Riding for hope

By Nathalie Owen


The Ride to Conquer Cancer is an inspiring 200km bike-riding event, which raises an incredible amount of money for the Cancer Society Auckland.


Cancer survivor Hayley Morrow was one of 633 people who took part in the 2013 Ride to Conquer Cancer. Photo: Nathalie Owen.


The two day cycling event, now in it’s second year, supports the Cancer Society’s research centre and will be held in Auckland on the 15th and 16th of November.


John Loof, CEO of Cancer Society Auckland states, “sustaining medical research into the causes and treatments of cancer is a real challenge . . . and this event has the capacity to operate on a scale that can really make a difference”.


Last year’s Ride proved to be an instant success, with 633 participants helping raise over $2.1 million for the Cancer Society Auckland.


Plans are now well underway for this year’s event, with Mr. Loof wanting to make the 2014 Ride to Conquer Cancer bigger, better and more successful than ever.


The Ride has been an incredible source of inspiration and hope for many cancer survivors.


20 year old participant, Hayley Morrow, was diagnosed with Melanoma as a baby and has a rare skin condition called Giant Congenital Melanocytic Nevus.


Miss Morrow has undergone over 40 surgeries to remove the lesions to help prevent the cancer from returning.


Many people doubted Miss Morrow’s determination to succeed. “A lot of people told me I wouldn’t be able to finish, but that just made me even more determined to do so,” she says. “I want to help raise awareness and to show people I’m not giving up”.

Cancer is New Zealand’s biggest health problem, with 20,000 people being diagnosed every year.


Professor Bill Denny, Director of the Auckland Cancer Society Research Centre says, “public awareness and understanding of cancer is very important; informed people can take proven steps to minimise their risk of getting the disease, and if it does occur, can recognise the signs and get it treated early”.


Whilst great progress has been made in cancer treatment, there is still a lot to achieve. Mr. Loof states, “there is never enough money for cancer research . . . so we are trying to support and sustain our research program, which is why the ride is so important”.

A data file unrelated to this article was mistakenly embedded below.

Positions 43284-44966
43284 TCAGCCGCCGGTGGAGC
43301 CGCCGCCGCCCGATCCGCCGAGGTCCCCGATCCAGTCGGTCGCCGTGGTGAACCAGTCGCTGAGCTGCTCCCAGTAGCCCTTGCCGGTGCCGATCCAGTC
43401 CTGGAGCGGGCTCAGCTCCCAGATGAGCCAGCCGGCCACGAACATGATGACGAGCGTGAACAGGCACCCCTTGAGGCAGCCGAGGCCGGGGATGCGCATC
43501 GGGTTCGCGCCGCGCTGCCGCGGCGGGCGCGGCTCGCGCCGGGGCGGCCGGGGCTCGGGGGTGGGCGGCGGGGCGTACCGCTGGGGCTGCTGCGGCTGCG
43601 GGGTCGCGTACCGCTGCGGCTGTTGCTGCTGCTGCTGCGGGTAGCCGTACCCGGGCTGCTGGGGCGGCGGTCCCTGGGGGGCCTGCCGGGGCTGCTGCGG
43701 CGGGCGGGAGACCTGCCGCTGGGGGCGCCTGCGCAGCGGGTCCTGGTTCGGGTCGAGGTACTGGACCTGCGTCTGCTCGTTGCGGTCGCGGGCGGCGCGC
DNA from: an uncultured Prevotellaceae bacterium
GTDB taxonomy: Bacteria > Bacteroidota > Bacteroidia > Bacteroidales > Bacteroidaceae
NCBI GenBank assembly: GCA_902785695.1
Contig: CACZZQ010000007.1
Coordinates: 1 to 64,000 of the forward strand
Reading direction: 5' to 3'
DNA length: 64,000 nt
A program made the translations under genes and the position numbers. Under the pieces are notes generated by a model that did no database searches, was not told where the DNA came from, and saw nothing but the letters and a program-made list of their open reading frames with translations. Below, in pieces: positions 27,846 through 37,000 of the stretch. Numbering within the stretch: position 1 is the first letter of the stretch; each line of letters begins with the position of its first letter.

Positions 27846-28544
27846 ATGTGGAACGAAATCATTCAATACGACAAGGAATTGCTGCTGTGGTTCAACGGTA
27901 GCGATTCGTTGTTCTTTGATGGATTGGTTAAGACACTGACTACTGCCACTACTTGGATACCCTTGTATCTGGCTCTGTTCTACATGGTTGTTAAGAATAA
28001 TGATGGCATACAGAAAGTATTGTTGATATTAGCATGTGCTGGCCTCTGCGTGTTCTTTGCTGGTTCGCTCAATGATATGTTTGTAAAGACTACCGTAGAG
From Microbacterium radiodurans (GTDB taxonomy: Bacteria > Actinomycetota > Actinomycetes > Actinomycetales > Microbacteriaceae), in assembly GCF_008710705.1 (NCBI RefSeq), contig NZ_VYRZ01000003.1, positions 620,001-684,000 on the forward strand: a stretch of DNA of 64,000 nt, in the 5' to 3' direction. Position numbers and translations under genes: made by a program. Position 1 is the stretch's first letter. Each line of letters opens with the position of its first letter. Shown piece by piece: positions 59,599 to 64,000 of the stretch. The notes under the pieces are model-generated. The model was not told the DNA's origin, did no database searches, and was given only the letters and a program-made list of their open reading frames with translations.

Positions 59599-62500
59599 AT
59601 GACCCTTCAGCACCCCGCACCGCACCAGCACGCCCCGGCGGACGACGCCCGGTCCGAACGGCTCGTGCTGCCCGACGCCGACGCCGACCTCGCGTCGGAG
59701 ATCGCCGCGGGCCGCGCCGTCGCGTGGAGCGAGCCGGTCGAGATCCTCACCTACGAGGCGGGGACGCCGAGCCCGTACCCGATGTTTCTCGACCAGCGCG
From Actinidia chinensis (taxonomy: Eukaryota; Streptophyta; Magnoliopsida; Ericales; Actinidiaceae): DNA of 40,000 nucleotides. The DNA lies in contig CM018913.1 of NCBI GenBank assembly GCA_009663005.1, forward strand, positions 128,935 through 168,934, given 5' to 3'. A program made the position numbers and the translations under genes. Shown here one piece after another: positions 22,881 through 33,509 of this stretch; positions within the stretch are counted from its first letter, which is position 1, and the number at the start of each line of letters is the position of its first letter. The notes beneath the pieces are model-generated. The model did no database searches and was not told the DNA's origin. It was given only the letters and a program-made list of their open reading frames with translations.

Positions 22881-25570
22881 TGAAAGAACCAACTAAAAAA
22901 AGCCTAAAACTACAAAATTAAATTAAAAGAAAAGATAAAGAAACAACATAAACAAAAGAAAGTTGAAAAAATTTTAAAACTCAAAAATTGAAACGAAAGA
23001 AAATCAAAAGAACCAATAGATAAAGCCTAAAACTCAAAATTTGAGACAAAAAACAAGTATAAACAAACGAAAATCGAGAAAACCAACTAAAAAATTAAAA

This inspirational event brings great awareness to cancer research and is a ride of hope for those touched by the disease.

To register or to find out more information about the event visit www.conquercancer.org.nz or call 09 887 RIDE (7433).



The Ride to Conquer Cancer. (2014). About the ride. Retrieved March 18, 2014, from            http://ak14.conquercancer.org.nz/site/PageServer?pagename=ak14_aboutevent


Ministry of Health. (2012). Cancer: New Registrations and Deaths 2009. Retrieved from  http://health.govt.nz/system/files/documents/publications/cancer-new-registrations-and-deaths-2009.pdf



Resident’s fury over Turua Street continues as Markham plans further development in St Heliers:

Owen                                                       24/10/13                                                  Nathalie’s Journalism Diary

By Nathalie Owen

It has been two and a half years since the demolition of the historic Turua Street houses, yet the residents of St Heliers are still outraged at the loss of the historic heritage buildings.

The Spanish mission houses that were demolished on Turua Street

The Spanish mission houses that were demolished on Turua Street

On January 28th, 2011, seven historic properties were destroyed on the eastern side of Turua Street; including three 1935 Spanish mission houses and the village’s oldest property, a brick cottage built in 1885.

Property developer Mike Markham turned a blind eye to his community’s wishes when he built a 3 story mixed use building on the street.

Mike Markham's new building on Turua Street

Mike Markham’s new building on Turua Street

Resident’s are furious with Markham, who was publically abused in the street due to his decision to ignore hundred’s of resident’s wishes, who hoped to save the historic landmarks.